"We are put in a position to create and duplicate child porn evidence that we don’t want to do," said San Francisco Police Sergeant Brian Rodriguez.
That leaves law enforcement with a difficult choice. They either have to turn over hard drives full of illicit material or refuse to do so, which could jeopardize a solid case.
"We can’t win," Atkinson said.
The NBC Bay Area Investigative Unit found the quandary has played out in court in San Francisco, most recently in a case against a man named Adric "David" Petrucelli, who is awaiting trial on one count of distribution of child pornography.
Petrucelli’s public defender cited the Westerfield decision and asked for copies of the video evidence against his client. Judge Brendan Conroy followed state law and ordered the discovery of the evidence.
According to court records, San Francisco assistant district attorney Alexis Feigen Fasteau balked at making copies. She cited the federal Adam Walsh Act, which forbids the copying of material that constitutes child porn, and argued that the defense team and its experts would have access to the private viewing room at the forensics crime lab.
"The defense may argue that possessing a copy is more practical for their expert," Fasteau wrote in court papers. "However, the compelling need to protect the actual children depicted in these photos from being re-victimized, as they are with every duplication, should be balanced against mere convenience."
Ultimately, the San Francisco District Attorney’s Office and federal authorities backed down and made copies of the child pornography. None of the parties involved in the case would comment for this story.
Atkinson says this scenario is happening more frequently.
"If we continue to withhold the hard drives with the actual images," Atkinson said, "we risk the assistant district attorneys being held in criminal contempt or civil contempt and we risk the state court judge during our case dismissing the indictment."
Some legal experts say the conflict has been overstated. Franklin Zimring, a UC Berkeley law professor who specializes in state and federal law, says the hype is nothing more than an academic exercise because there is no way a prosecutor would ever be held in contempt.
"This is one of the clever legal arguments that is a hypothetical problem but not a real one," Zimring said.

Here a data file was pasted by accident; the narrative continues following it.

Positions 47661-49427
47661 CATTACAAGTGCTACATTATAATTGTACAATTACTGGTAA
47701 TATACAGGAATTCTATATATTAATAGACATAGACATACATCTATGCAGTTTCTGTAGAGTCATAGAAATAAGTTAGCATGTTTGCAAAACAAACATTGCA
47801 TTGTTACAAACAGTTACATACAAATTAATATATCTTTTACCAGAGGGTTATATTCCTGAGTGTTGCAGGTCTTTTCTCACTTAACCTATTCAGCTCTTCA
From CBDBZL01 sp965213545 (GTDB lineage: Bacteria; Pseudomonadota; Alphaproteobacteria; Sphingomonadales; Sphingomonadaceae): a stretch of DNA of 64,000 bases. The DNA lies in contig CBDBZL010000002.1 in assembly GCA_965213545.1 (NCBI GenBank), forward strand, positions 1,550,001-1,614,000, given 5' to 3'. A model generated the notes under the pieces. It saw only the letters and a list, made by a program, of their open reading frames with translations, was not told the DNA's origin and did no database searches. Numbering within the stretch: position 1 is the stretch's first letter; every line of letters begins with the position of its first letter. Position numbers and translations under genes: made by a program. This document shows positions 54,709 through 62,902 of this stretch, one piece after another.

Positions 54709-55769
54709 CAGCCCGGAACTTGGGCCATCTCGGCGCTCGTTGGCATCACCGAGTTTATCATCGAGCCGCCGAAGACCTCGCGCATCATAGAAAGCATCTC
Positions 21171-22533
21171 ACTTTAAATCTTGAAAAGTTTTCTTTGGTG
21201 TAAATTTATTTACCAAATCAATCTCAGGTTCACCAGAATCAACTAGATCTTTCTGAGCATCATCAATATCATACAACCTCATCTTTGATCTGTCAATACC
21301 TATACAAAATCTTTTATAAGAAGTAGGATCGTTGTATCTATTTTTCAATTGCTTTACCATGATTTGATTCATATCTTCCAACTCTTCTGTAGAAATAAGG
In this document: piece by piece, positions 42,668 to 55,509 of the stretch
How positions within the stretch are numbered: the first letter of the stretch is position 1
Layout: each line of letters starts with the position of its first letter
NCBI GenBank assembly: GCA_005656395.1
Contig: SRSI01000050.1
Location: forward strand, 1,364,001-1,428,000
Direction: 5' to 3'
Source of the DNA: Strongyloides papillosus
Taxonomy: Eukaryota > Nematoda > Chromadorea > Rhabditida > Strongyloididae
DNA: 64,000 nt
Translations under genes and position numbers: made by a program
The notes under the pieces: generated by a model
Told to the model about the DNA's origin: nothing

He also says he doesn’t buy the argument that law enforcement and prosecutors lose control over contraband by handing it over to defense teams.
"That’s an argument I really don’t understand unless federal law enforcement is telling you that they don’t trust local judges in local criminal courts," Zimring said. "There is no sense in which any materials which are delivered under the orders we are talking about go out of control of judicial officers. They are under the control of the same criminal courts that are administering the rest of the local prosecution."
San Mateo County deputy district attorney Sean Gallagher sees few problems in his county. He says state law, and specifically the Westerfield decision, sets the legal precedence state prosecutors must follow. Gallagher says any change in approach would require action from lawmakers in Sacramento to overturn the current reading of the law.
"I think all prosecutors and law enforcement would like to see a legislative fix," Gallagher said.
Several lawmakers contacted by NBC Bay Area seemed lukewarm to the idea of legislative action. The State Attorney General’s office says there is already a clear process to navigate the conflict between state and federal law.
But for those trying to eliminate child porn and prosecute the people who commit heinous acts against young victims, the status quo is intolerable.
"We’re weighing two really horrible outcomes," Atkinson said. "Re-victimizing children or potentially letting a child pornographer or sex offender walk out of the courtroom."